In addition, tools need sharp cutting edges to reduce cutting forces and prevent the workpiece from cracking or breaking. Since the cutting edges lose their sharpness rapidly when machining tungsten, it is also essential to employ tool geometry which provides efficient chip control.
Moreover, we grind our tools in-house to maintain edge sharpness of the tools. Since rapid cutting edge wear is inevitable, we machine tungsten quickly while the tool maintains its sharpness, and regrind the tool as soon as it loses its sharpness. A dull tool causes cracking and chipping around the edges of the workpiece.
Sizes of crystal grain of tungsten vary depending on temperature and duration of manufacturing processes. And crystal grain size affects the machinability of tungsten: larger the grain, worse the machinability. Since tungsten crystal grains grow larger by the progress of recrystallization, resulting in significantly worsened machinability, obtaining the material with heat history becomes even more important than when machining molybdenum.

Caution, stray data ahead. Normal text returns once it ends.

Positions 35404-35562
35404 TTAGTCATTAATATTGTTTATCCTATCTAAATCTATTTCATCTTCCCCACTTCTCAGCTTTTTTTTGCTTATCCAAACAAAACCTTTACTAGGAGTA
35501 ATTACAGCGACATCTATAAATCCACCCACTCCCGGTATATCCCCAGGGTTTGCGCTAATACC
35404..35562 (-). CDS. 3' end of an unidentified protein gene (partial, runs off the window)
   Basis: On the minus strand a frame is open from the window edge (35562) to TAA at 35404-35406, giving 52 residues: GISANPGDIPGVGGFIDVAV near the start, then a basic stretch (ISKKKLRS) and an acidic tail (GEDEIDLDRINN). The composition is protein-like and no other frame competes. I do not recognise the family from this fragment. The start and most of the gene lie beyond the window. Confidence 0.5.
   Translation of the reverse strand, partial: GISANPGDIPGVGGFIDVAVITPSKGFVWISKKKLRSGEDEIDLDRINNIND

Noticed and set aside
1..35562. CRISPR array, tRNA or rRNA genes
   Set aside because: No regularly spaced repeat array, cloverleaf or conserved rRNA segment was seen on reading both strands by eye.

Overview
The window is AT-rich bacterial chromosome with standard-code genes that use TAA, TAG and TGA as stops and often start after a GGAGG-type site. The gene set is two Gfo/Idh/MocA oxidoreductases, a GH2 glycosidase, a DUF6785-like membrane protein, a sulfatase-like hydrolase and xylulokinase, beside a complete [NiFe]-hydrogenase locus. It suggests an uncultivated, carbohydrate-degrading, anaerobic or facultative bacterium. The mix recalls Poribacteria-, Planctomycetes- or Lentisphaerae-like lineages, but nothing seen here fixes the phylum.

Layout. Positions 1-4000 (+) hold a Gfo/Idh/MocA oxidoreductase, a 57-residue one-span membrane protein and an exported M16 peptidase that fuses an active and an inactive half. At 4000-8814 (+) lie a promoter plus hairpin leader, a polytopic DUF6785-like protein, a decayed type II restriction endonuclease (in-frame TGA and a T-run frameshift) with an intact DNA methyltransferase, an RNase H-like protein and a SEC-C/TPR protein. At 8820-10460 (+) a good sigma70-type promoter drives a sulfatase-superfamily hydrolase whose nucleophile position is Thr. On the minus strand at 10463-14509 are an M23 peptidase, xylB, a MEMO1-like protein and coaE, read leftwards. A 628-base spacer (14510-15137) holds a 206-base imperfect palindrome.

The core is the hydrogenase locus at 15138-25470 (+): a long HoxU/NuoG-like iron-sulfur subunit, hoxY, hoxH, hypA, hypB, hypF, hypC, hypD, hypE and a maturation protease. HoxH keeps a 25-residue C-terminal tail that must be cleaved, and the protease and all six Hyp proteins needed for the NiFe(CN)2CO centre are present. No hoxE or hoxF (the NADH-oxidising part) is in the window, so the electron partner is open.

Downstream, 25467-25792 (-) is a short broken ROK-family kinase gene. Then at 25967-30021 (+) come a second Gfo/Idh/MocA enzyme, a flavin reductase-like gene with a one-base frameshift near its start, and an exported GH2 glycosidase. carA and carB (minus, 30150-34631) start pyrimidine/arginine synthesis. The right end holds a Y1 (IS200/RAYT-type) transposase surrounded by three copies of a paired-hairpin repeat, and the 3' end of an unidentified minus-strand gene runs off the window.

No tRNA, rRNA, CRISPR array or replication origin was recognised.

Since tungsten is a conductive metal, we also process it with EDM machines.
Machining of Tantalum
It is important to machine tantalum with tools which have sharp cutting edges to minimize cutting forces and heat generated during machining.
Tantalum is a rare, hard, refractory metal. Unlike tungsten and molybdenum, tantalum is fabricated by melting just like common metals. Therefore, machinability is also similar to that of common metals. However, due to its high work-hardening tendency, it is important to machine it with tools which have sharp cutting edges to minimize cutting forces and heat generated during machining. Dull tools causes a great deal of damage and scuffing of the machined surface.
Although tantalum has a number of interesting properties such as high temperature strength, anti-oxidation property and high corrosion resistance, its applications tend to be limited to small-sized components due to its expensiveness.